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Memory Palace 01.10.13

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Installation image of Room 11, by Mario Wagner (image: Victoria and Albert Museum, London)

Graphic designers and artists illustrate a fictional text off the page and in the museum. Hannah Gregory wanders around the story

"Here is how to remember. First you must pick a place." So begins Hari Kunzru's Memory Palace, a fiction commissioned by the Victoria and Albert Museum as the foundation for an exhibition exploring the relationships between text and space, site and story. A memory palace is a mnemonic device, attributed to the ancient Greek lyric poet Simonides, that involves placing images of memories in physical locations.

Kunzru's Memory Palace takes place in a post-apocalyptic London, where the information infrastructure has been destroyed. The ruling party has banned books or any form of recording, so the tale's protagonist takes to constructing short paragraphs about the plight of his group of renegade "memorialists", who use mnemonics to retain fragments of their past. Imprisoned in a small cell, he assigns memories to its minor details, augmenting the restricted area through his imagination: "As I populated it with the things I was given to remember, the cell began to grow. It was like pushing the walls outwards with my hands."

The material book of Kunzru's text, beautifully produced by Sara de Bondt studio, was given to 20 graphic designers and illustrators, who expanded it to inhabit the museum. The exhibition itself embodies a memory palace – an architecture of minimal turrets and partition walls in cream, conceived by the architect CJ Lim, with each artist's interpretation ordered within. After the promise of "a central space containing the narrative spine" with "a series of rooms leading off this to reveal different memories", I was expecting a more elaborate configuration to convey the chambers of the mind's palace. The pared-back design is effective though, and the choice to guide the reader with a printed plan, rather than with labelling, is appropriate given the inclusion of extracts from the book; these fragments are represented in a clear but expressive typeface displayed next to each visual response.

Artistic contributions range from object-based curiosities, illustrative storyboards and larger built structures, to more lateral interpretations; graphic artist Sam Winston's embossed metal plates, for instance, which deconstruct the periodic elements of a gold watch, a paper book and a SIM card (representing the banned concepts of time, knowledge and technology).

Kunzru says he came up with the theme of post-information apocalypse when he realised that "we have outsourced our memories". In Memory Palace, "the internet" is the term for the memorising group, as depicted by Isabel Greenberg in images where letters are scattered between people, the remnants of London icons lingering in the background. The prisoner's dystopia forbids lettering – which conversely invites contributions of typographic play, such as Tel Aviv-based Oded Ezer's looped films, which dissect language through alphabet games to suggest alternative ways of "reading".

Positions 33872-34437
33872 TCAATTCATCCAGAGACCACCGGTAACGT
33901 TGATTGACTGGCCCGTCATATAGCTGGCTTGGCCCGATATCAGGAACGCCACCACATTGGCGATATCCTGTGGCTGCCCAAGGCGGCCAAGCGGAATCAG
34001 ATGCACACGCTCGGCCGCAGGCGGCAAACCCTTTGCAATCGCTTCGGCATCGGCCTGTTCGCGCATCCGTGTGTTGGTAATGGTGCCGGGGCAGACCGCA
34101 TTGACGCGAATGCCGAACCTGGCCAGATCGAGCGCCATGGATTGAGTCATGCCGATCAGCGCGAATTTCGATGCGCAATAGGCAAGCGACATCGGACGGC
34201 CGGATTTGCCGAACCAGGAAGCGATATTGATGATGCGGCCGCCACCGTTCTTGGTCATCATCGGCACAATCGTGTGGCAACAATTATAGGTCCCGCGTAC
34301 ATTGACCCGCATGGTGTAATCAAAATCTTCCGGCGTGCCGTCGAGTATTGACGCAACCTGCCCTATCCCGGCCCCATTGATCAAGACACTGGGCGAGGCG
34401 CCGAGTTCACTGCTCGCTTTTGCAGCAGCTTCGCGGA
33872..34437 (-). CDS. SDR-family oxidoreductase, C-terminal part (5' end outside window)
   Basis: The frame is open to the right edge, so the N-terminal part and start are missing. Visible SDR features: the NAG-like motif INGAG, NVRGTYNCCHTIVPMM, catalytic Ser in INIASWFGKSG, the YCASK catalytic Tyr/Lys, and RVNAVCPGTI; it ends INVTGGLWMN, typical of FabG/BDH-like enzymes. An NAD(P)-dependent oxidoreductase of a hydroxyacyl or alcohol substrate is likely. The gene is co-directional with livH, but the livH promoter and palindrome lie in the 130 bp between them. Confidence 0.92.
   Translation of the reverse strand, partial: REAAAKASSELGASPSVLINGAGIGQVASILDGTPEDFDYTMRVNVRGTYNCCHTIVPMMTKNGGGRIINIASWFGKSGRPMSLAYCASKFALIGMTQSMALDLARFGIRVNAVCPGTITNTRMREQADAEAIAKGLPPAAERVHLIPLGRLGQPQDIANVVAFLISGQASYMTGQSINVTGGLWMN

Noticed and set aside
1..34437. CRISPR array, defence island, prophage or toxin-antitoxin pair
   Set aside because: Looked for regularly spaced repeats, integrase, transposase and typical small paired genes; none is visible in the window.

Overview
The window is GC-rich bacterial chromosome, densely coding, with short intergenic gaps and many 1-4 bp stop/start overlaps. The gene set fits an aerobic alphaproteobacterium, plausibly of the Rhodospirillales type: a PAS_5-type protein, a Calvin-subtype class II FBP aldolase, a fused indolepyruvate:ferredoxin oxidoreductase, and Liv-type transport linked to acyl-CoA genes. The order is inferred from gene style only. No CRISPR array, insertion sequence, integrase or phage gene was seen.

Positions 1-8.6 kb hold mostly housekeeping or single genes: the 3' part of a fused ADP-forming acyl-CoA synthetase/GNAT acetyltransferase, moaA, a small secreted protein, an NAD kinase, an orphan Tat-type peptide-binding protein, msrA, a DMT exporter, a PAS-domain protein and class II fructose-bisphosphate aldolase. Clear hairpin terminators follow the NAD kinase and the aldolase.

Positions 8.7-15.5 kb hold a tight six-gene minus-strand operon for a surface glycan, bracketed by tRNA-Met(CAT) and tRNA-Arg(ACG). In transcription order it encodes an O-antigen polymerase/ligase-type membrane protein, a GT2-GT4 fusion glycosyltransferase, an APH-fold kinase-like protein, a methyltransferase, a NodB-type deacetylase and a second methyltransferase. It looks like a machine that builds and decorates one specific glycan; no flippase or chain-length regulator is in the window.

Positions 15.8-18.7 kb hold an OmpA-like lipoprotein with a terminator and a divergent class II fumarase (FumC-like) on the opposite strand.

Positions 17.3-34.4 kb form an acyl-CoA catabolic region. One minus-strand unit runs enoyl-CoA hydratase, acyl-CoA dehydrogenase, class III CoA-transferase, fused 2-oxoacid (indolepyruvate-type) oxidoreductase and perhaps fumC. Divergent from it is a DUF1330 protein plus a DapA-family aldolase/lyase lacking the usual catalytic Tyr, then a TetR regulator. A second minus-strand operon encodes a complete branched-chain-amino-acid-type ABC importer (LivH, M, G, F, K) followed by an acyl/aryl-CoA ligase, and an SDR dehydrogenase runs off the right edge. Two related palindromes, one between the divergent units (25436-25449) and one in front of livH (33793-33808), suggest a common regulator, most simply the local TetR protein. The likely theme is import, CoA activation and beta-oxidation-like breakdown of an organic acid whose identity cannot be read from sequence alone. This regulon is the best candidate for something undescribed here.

Presenting the exhibition as a reading experience seems an intellectual idea, yet the action of walking into a story is satisfyingly childlike. And the more garish objects – a multi-coloured jenga tower that reconstructs the tale's definition of "museum", by Berlin-based designer Henning Wagenbreth, and illustration collective Le Gun's 3D chariot, pulled by urban foxes – may well be aimed at younger visitors.

Memory Palace is a timely experiment in visual storytelling. We need immersive tales, the exhibition's curators say, when the nature of reading is in flux – even though, as historian of the book Anthony Grafton writes in Codex in Crisis, text alone may pose a form of "spatially defined memory theatre". The two-dimensional interpretations may be the most engaging, but the exhibition is committed to moving between media, and to placing storytelling inside the museum. While not all of these text-to-space or text-to-image translations succeed, many lead the visitor into the corridors of the mind.

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Installation image of Room 11, by Mario Wagner (image: Victoria and Albert Museum, 2011)

 

 Words

Hannah Gregory

quotes story

Artistic contributions range from object-based curiosities, illustrative storyboards and larger built structures, to more lateral interpretations

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Chariot-pulling fox in Ambulance, by Le Gun (image: Victoria and Albert Museum, London)

Sky Arts Ignition: Memory Palace, Victoria and Albert Museum, London, Until 12 October 2013

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